The Prize is awarded to individuals, institutions, other entities or non-governmental organizations for excellent models, best practice, and creative use of information and communication technologies (ICTs) to enhance learning, teaching and overall educational performance. Candidatures must be presented by the government of a Member State of UNESCO or an international non-governmental organization, maintaining formal consultative relations with UNESCO and active in the relevant fields covered by the Prize. Each government or international non-governmental organization is entitled to nominate only two candidates per year. A self-nomination cannot be considered.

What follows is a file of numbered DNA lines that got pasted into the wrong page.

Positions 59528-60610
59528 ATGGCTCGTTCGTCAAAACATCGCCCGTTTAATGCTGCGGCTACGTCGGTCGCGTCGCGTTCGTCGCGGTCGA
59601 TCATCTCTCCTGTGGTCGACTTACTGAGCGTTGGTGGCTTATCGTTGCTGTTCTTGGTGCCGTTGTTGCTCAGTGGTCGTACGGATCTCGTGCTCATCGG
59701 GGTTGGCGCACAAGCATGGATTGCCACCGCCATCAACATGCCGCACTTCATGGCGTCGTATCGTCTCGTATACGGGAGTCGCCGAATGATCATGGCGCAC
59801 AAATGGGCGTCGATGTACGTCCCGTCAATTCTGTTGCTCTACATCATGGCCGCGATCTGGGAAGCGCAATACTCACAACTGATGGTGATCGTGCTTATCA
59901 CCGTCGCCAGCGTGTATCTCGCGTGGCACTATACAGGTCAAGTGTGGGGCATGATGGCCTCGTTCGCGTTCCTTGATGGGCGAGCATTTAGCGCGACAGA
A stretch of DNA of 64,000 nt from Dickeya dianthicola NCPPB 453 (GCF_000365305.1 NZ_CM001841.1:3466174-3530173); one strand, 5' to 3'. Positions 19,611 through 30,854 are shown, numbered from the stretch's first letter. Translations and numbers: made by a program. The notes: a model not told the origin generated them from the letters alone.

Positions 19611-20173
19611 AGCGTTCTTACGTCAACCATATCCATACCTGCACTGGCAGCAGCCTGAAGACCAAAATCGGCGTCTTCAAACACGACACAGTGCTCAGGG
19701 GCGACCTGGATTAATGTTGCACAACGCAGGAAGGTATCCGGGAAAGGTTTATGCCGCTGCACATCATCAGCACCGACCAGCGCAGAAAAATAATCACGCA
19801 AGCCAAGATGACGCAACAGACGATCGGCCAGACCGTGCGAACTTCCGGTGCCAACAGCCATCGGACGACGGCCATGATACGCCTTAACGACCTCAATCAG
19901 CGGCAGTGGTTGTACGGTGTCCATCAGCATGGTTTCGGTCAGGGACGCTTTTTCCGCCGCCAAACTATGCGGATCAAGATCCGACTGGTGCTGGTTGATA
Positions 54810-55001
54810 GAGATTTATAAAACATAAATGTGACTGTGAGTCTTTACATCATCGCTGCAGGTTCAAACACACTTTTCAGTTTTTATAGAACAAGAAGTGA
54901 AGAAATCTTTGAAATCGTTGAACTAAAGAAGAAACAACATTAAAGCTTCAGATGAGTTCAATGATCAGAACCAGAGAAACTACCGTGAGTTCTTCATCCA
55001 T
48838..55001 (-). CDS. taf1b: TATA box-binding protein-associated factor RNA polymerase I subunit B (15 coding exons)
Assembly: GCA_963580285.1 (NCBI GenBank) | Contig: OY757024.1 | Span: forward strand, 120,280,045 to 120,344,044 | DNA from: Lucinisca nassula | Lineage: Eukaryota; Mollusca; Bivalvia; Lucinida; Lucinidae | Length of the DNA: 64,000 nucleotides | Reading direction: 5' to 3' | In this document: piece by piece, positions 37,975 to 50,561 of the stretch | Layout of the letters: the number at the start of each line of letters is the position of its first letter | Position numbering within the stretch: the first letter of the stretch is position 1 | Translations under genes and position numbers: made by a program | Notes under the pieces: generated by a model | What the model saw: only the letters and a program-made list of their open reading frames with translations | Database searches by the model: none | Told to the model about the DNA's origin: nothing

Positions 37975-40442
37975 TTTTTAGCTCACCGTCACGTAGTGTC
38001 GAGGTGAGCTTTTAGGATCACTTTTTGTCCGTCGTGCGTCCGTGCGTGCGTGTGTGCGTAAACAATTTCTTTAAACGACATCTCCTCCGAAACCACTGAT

The first laureates (2006) were the Cyber Home Learning System for Primary and Secondary Students, a project of the Korean Ministry of Education and Human Resources and the Korea Education and Research Information Service (KERIS) and the eDegree Programme in Lapland developed by Kemi-Tornio University of Applied Sciences.
The second one was (2007) The Claroline Consortium of Belgium, and Curriki, a U.S.A.-based global education community. Competing for the prize were 68 projects from 51 countries and one international non-governmental organization.